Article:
The statement the new regulations " ...eliminate unreasonable cost shifts between ratepayers without resulting in any additional profits to NV Energy." is disingenuous. It may be true that this doesn't increase utility profits in the immediate time frame, but they are in fact protecting utility revenues by boxing out competition and declining kwh sales from self-produced power. If they were really interested in eliminating "...unreasonable cost shifts between ratepayers..." all ratepayers would be paying for grid services primarily on a demand charges basis, not a low fixed monthly fee plus a per kwh assessment. This isn't about ratepayer fairness, it's all about strangling competition to head off declining utility revenues in the face of rapidly falling costs for small scale PV. It's as if a brahmin PUC priesthood protecting the holy utility cows, rather than setting up regulations that allow/force them to adjust their business models to accommodate the new reality. Is it possible that the regulators are perhaps a bit too close to the regulated? (Gee, that's never happened before! :-) )

  5. Svig | | #5

    Strangling competition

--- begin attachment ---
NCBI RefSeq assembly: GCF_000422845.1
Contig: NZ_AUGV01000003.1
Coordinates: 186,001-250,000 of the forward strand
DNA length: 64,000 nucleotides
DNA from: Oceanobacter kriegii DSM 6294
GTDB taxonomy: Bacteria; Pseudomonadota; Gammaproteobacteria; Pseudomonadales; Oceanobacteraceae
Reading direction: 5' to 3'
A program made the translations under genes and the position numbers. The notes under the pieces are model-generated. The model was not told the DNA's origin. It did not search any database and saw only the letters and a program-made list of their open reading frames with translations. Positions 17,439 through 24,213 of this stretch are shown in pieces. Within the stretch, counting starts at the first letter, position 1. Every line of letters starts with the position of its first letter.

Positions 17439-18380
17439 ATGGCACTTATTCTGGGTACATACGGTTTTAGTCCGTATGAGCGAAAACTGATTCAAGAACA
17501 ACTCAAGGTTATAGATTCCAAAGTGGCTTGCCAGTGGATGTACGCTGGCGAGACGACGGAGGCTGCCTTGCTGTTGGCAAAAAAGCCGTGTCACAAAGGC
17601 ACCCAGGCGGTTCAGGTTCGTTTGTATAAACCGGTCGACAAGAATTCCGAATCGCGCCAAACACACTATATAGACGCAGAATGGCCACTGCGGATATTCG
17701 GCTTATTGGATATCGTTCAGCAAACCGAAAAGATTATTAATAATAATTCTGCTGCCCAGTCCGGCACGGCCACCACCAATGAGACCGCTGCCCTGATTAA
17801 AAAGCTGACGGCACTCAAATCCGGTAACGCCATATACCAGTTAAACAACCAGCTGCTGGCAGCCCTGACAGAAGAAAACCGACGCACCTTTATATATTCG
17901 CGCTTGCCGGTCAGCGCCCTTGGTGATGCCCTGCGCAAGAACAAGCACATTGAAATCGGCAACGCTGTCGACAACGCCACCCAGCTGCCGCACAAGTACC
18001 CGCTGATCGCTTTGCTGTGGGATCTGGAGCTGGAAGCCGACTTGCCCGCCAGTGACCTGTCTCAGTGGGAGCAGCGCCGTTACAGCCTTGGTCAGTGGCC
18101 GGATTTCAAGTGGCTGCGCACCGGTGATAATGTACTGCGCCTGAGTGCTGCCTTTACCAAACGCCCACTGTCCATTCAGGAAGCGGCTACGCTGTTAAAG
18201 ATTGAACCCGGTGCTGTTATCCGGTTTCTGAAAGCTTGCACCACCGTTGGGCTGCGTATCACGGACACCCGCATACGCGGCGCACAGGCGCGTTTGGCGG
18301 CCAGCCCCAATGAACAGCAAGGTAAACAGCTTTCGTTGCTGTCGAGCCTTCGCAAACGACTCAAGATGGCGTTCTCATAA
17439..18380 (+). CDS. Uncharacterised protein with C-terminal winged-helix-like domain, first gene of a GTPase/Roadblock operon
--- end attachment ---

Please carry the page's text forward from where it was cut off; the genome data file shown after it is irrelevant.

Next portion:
"This isn't about ratepayer fairness, it's all about strangling competition to head off declining utility revenues in the face of rapidly falling costs for small scale PV."

    Absolutely could not agree more. The Republicans took control of the Minnesota House last year and introduced 18 different anti-solar measures. The biggest set back was that Electrical Co-ops can now zero out your meter on January 1, if you have built up a positive number of electricity during the year. And they promised to continue their anti-solar efforts again in 2016 and beyond. Working on behalf of the Koch Brothers and Utility investors while professing to only be thinking of the poor, is the new mantra.

  6. STEPHEN SHEEHY | | #6

    Reply to Steve
    While Dana pointed out that Maine had adopted a VOST concept, it hasn't been implemented yet. Now, the net metering deal with Central Maine Power is similar to that you mention in MN. Here, if we produce more than we use over a 12 month period, we lose the excess, which is then sold by CMP, which, by the way, is owned by Iberdrola, a huge Spanish energy company.

    Because producing more than we use is of no benefit to us, we planned the size of the PV system based on our estimate of what we would consume over a year and expect to roughly use the same amount as we produce. Were the situation different, we probably would have added more PV.